Warm feelings, strategic voting

How much strategic voting will go on come Oct. 14?

It’s an increasingly pressing question. Polls tells us a lot of traditionally Liberal voters are now leaning toward the NDP. In the remaining 17 days of the campaign, Stéphane Dion must persuade them either them to change their minds—a tall order once impressions have taken hold—or to stifle their favourable view of the NDP, and vote Liberal anyway.

In other words: vote strategically in order to block the Conservatives from winning a majority.

(Warning: much ivory-tower-eggheadishness ahead, which is almost as bad as rich-gala-going-artsy-elitism. Everyday common-sense folk, avert your eyes.)

I looked up the 2007 paper “Strategic Voting in Canada: A Cross Time Analysis,” by the political science professors Jennifer L. Merolla, of Claremont Graduate University in Claremont, California, and Laura B. Stephenson, of University of Western Ontario, from the journal Electoral Studies.

Merollo and Stephenson look at how many voters voting cast a ballot for someone other than the candidate of the party and leader to whom they feel most attracted. They relied on data from the Canadian Elections Study surveys, which employed what’s called a “feeling thermometer,” asking respondents how warmly they felt toward the various parties and leaders.

The proportion of Canadians who intended to not to vote for the party and leader they felt most warmly about was pegged at 13.3 per cent in 1988, 10.7 per cent in 1993, 15.5 per cent in 1997, and 13.3 per cent in 2000.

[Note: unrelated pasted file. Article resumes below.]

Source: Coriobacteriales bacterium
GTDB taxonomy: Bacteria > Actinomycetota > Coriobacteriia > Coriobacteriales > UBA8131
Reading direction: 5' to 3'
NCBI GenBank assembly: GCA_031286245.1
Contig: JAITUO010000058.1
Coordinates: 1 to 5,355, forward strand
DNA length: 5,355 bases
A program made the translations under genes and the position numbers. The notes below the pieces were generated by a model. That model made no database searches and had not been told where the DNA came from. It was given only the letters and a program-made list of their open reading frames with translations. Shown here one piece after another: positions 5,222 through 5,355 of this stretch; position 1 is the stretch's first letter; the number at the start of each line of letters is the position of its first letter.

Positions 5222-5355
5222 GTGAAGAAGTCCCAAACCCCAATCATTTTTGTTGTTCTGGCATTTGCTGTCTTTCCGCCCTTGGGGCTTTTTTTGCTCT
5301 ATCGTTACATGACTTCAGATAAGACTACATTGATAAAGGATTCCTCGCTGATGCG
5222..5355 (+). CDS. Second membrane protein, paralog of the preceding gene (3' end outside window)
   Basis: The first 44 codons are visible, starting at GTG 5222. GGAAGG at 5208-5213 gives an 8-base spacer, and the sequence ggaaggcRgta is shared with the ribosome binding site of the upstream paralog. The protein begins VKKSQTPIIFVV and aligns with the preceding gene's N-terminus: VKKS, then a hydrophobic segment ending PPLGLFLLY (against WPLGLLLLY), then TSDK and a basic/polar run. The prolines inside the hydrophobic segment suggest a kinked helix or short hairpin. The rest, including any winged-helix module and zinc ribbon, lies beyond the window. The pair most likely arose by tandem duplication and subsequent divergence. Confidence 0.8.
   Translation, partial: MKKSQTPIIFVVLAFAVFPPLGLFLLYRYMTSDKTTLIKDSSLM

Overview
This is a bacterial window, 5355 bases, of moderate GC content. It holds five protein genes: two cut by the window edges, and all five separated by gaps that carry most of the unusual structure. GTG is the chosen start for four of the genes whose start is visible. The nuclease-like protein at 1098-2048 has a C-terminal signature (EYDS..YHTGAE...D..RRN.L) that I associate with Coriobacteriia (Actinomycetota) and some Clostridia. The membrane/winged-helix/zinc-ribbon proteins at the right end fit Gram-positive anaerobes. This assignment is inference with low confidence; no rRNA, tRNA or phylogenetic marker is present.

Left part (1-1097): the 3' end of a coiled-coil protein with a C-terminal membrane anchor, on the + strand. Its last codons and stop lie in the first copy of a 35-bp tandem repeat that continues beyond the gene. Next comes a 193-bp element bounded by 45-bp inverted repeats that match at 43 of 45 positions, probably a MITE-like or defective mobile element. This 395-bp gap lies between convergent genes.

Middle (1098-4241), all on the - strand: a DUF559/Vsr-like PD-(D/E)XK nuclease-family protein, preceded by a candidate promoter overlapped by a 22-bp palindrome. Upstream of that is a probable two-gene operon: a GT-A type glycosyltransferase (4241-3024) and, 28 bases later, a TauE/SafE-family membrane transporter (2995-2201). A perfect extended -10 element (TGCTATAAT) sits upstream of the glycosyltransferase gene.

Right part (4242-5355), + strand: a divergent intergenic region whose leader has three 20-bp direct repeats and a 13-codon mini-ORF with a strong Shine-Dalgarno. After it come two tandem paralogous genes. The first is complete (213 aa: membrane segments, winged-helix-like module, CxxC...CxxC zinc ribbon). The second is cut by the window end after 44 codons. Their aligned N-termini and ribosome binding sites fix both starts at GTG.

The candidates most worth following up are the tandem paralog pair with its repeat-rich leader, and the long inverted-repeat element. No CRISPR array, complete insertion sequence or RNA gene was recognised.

That’s a pretty big chunk of the electorate voting head rather than heart. Obviously, the Liberals, who aren’t generating a lot of warm feelings just now, will want to push that number up in the stretch run of this campaign.

To do so they’ll need to shore up the rapidly eroding perception that this is mainly a Tory-Liberal contest.

Here’s why. Strategic voting is far more prevalent among those who believe their first preference has a less chance of winning than their second preference. It’s not surprising: if your instinct is to like the NDP best, Liberals second, and Tories third, you’re more likely to vote Liberal if you don’t think the NDP stands much chance of winning.

So, based on the voters’ own predictions (again from the survey) of what percentage of the vote they thought the various parties would get, how many planned—if they didn’t think their first choice was really in the race—to vote for their second choice?

In these cases, Merollo and Stephenson report the percentage of those who didn’t intend to vote for the party they liked best was much higher: 34.3 per cent in 1988, 24.5 per cent in 1993, 26.2 per cent in 1997, and 34.8 per cent in 2000.

When the real race is between your second and third preferences, then you’re likely to drop your first preference and go with second best. But if your first and second choices look to be about equally likely to knock off your third choice, why not just stick with your first choice? Get it?

It basically means that among left-of-centre voters, the key is for the NDP is to limit strategic voting by emphasizing the rather novel—but, according to polls, increasingly plausible—notion that Layton stands as good a chance as Dion of preventing Tories from winning.

The way I read these numbers: a sizable minority of voters (maybe somewhere in the low teens) are willing to pass over the party and leader they feel most warmly about, and an even more sizeable minority (maybe a whopping third of voters) are willing to do so if the strategic case for doing so is compelling.

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